Feel there are bigger liars out there than parents.

  • rate this
    -2

    Comment number 40.

    My mother's favourite lie was 'I suffer from a mental illness which can only be treated if I never say sorry for anything as that would damage my self esteem'.

  • rate this
    +6

    Comment number 39.

    Can you put some kind of age restriction on this page before my kids find out?

  • rate this
    +1

    Comment number 38.

    As a chiold, I was lied to pathalogicaly. Not only by parents, but by the braoder family. The real frustration for me came from the obvious transparency of these lies: telling me that the dog had gone to the big kennel in the sky? The biggest problem I had and still have is that the clear inference from my family was that lying is wrong, unless it serves your own ends.

  • rate this
    +85

    Comment number 37.

    Every kid starts out as a natural born scientist, a curiosity to learn and explore, to develop, and to become good humans - and then we beat it out of them with lies about God and religion.

  • rate this
    +1

    Comment number 36.

    My observations are kids relentlessly grind their parents into submission. Parental lies about toys, consequences of bad behaviour etc is a reponse to the endless "can I get..." and tantrums when the answer is no. It can teach kids basic negotiation and how to avoid being duped for later life.

  • rate this
    +1

    Comment number 35.

    My 11 year old was profoundly affected by the "Santa Claus Con". We expected him to be upset when he realised that there was no Santa.This was in fact no big deal for him compared to the realisation that we had used many layers of deceit to convince him that Santa was real for 10 years. He will not readily let us forget and it is suprisingly hard to justify. Do as I say not as I do ???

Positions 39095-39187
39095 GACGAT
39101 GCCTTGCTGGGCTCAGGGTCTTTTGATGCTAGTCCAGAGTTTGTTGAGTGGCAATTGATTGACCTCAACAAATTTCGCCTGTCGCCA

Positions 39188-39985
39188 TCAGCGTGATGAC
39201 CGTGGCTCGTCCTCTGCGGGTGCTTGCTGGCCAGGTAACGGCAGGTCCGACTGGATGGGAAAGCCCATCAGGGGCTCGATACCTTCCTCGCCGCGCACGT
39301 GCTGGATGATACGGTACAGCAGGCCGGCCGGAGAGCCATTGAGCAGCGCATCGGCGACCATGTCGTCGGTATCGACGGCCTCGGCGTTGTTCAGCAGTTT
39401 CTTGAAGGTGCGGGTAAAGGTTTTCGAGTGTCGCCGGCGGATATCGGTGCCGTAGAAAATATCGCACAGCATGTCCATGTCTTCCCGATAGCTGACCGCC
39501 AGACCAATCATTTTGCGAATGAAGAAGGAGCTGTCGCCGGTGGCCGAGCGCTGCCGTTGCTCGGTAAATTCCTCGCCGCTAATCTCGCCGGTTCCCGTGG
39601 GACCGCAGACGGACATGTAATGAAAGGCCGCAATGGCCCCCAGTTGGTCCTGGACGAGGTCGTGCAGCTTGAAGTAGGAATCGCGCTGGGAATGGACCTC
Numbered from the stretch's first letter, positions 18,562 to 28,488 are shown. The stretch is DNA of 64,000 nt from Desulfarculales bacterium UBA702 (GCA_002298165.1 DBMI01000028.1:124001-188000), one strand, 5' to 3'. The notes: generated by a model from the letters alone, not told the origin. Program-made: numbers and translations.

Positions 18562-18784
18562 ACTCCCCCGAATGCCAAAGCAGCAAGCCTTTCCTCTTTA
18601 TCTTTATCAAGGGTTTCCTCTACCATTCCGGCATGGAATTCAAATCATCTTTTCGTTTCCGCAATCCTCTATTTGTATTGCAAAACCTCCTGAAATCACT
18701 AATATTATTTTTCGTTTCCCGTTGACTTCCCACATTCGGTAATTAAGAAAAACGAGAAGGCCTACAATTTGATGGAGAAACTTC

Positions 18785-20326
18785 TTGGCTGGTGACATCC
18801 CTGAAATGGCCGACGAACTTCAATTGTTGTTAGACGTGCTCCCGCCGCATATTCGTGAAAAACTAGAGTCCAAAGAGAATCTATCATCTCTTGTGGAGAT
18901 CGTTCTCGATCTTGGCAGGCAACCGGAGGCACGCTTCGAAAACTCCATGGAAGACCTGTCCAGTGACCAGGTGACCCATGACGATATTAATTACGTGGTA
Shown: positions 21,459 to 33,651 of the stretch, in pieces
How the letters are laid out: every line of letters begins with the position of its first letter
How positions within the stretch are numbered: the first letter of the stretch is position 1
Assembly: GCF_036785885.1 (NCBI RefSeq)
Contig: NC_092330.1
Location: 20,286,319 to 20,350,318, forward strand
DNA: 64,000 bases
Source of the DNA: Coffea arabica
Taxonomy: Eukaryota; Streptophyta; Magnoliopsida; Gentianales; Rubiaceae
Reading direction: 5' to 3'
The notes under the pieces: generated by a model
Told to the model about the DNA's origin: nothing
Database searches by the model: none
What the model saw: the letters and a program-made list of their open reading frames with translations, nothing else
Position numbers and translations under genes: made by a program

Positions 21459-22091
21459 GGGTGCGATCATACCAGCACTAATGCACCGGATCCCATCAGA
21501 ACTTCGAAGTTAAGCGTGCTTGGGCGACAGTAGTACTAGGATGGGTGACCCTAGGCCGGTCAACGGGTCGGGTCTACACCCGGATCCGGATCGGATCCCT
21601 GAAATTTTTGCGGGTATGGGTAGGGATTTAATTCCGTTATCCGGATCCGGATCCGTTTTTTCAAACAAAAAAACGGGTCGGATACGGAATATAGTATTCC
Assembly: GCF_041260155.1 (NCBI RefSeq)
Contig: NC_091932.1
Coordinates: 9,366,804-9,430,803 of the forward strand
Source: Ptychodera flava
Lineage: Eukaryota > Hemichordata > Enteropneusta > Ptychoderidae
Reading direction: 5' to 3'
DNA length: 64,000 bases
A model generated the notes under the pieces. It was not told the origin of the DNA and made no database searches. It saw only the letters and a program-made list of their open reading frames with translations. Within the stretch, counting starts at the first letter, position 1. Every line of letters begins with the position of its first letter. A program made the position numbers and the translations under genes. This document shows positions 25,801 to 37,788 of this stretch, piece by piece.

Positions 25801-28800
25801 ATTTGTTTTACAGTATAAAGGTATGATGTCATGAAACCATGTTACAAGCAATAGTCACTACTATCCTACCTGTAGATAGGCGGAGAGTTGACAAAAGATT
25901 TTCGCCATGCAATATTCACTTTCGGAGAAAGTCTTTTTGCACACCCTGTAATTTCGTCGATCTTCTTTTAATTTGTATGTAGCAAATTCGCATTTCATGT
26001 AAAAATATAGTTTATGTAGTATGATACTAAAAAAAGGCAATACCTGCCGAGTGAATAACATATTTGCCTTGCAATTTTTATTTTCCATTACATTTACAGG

• rate this
    +4

    Comment number 34.

    Most of the examples given in the article are relatively benign and help parents cope with the challenges of bringing up a child. Lies are also a unfortunate necessity of human existance in a complex society and children need to learn: when it might be appropriate to lie, how to lie and how to spot a lie.

  • rate this
    +8

    Comment number 33.

    In order to keep me from running away in fields when we went on country walks my dad used to tell me that the circular sheep feeder cages were to put the 'rogue sheep' in - should it become too angry and want to attack children

    I have a fear of grassy meadows to this day!

  • rate this
    +1

    Comment number 32.

    Children should be taught the difference between stories and truths at an early age, and we should let them know which are which. Generally parents shouldn't tell lies to their children. Apart from setting a bad example, it will come back to bite them!

  • rate this
    +118

    Comment number 31.

    How about the lie about a sky dwelling deity who observers everything you do, has intercessory powers over your life, and an unhealthy interest in your sexual preferences?

  • rate this
    -2

    Comment number 30.

    Really? Who's have guess that!

  • rate this
    0

    Comment number 29.

    Father Christmas - say no more

  • rate this
    +3

    Comment number 28.

    Is there anyone who hasn't been aware of this fact since they were a kid?

  • rate this
    +3

    Comment number 27.

    People lie and have done so for centuries..

    I doubt if few people have never told a lie let alone to children.

    So why does it remain socially unacceptable to tell some lies but not others?

  • rate this
    +56

    Comment number 26.

    Most parents "lie to their children"

    Most politicians "lie to their citizens"

  • rate this
    +1

    Comment number 25.

    If you lie to your children, they will lie to you. There are usually perfectly good reasons for eating healthily, or being well behaved - to lie in these situations is simply lazy. If you can't be bothered to educate your own children by investing the time and effort to explain things properly, you shouldn't have children in the first place.

  • rate this
    +2

    Comment number 24.

    Surely parents have been doing this for centuries. Just look at the fairy tales that the Brothers Grimm collated - they all contain admonitory messages (don't go into the woods or you'll be eaten by the big, bad wolf). Some things are too complicated or unpleasant for children to be told at an early age, so what else do you do? (Telling a child they'll be kidnapped is going a bit far, though.)